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THE NEW YORK TIMES May 28, 1910 Page 307, Column 2


The Unmasking of Robert-Houdin“The Unmasking of Robert Houdin,” by Harry Houdini (E.P. Dutton & Co.) is a new edition, imported from England, of a book which was first put on the market some years ago by an American firm. To the old book, purporting to be an exposition of the fraudulent claims of Robert Houdin, and a redistribution of the honors formerly awarded to that conjuror among such of his predecessors as had anticipated him in his alleged inventions, Mr. Houdini now adds a hundred pages or more explaining the tricks and methods of so-called manacle monarchs, handcuff kings, and jailbreakers who pretend that they are able to release themselves from police regulation handcuffs made in any part of the world. He tells us that he intends no offense to those performers who work on thoroughly legitimate lines (lines, it would appear, which Mr. Harry Houdini himself was the first to lay down), but seeks only to unveil those impostors who evade the critical tests by fraud and colossal lying. He promises at the beginning that he will make startling revelations of the modus operandi of such performers. And, in effect, these revelations may prove sensational to the profession. But as a member of the lay public, the present writer at least must confess that his pulses beat not a whit quicker as trick after trick was brought to his attention. There is a sort of tacit agreement between public and “professor” that the latter may resort to any trickery that is not too obvious. If the illusion be complete what care I if it be or be not accomplished according to orthodox law?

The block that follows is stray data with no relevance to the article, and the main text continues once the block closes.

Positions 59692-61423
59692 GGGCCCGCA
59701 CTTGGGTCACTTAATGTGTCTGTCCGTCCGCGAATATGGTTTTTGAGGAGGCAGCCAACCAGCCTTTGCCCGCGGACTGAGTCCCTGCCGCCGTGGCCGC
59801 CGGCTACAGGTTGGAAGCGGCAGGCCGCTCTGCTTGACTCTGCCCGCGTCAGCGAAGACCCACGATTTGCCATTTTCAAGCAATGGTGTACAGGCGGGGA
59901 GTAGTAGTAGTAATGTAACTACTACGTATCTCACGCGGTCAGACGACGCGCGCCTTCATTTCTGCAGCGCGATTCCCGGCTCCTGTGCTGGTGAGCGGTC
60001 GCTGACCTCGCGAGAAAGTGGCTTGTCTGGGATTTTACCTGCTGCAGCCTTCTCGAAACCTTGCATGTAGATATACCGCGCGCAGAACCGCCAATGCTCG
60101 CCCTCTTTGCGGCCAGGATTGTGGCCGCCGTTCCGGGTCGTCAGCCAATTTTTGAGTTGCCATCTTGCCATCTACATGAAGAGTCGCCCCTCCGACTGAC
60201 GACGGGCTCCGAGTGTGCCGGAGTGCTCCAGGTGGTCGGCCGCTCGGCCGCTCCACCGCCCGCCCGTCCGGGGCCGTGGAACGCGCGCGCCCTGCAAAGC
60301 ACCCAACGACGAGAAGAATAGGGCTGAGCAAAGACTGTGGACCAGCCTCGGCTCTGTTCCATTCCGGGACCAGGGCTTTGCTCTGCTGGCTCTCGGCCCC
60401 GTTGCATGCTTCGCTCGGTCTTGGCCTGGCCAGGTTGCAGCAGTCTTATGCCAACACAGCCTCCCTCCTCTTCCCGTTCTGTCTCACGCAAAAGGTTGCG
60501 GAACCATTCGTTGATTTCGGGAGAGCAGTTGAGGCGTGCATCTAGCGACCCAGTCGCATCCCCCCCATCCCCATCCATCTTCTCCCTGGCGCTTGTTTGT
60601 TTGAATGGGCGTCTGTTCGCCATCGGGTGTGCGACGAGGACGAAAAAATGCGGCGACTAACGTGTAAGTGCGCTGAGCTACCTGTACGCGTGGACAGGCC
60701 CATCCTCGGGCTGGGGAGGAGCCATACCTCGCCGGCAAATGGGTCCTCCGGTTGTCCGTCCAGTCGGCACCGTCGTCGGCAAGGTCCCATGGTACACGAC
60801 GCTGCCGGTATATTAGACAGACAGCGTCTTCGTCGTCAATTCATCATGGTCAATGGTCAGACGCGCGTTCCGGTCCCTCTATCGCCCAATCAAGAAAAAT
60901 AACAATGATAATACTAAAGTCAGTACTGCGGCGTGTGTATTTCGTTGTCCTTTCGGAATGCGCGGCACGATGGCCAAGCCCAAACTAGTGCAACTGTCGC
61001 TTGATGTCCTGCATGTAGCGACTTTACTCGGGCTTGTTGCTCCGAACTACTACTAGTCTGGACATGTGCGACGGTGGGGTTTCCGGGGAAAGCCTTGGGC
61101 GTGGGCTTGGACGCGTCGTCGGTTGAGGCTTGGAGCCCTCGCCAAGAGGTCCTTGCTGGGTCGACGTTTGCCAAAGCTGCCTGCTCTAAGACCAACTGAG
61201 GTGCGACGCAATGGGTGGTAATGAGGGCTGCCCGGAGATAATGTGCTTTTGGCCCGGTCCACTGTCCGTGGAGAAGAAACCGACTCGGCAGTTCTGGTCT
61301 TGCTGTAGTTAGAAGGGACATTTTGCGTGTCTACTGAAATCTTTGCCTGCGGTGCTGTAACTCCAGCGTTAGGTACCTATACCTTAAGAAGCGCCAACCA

Robert-HoudinAnd so, in the same way, though Harry Houdini laments the cruel disillusion he suffered when he discovered that the supposed great original, Robert Houdin, was not as original as he pretended to be that, in fact, he was a purloiner and adapter of other men’s ideas rather than an inventor and a pioneer—he will not be likely to stir the fountain of tears in the ordinary lay breast. One thing, however, our author has accomplished for which we may all be grateful. He has given us a reliable and very interesting history of the gradual evolution of the art of stage magic and its latest development. In the course of his researches, he has gathered together from the [?] block and the old curiosity shop a lot of pictorial material in the shape of old programmes, old prints, and old portraits, and has reproduced a large number of these to illustrate and illuminate his text. The book may be safely recommended to any one who is content to be mildly amused, and who will suffer no great disappointment at missing a promised sensation.

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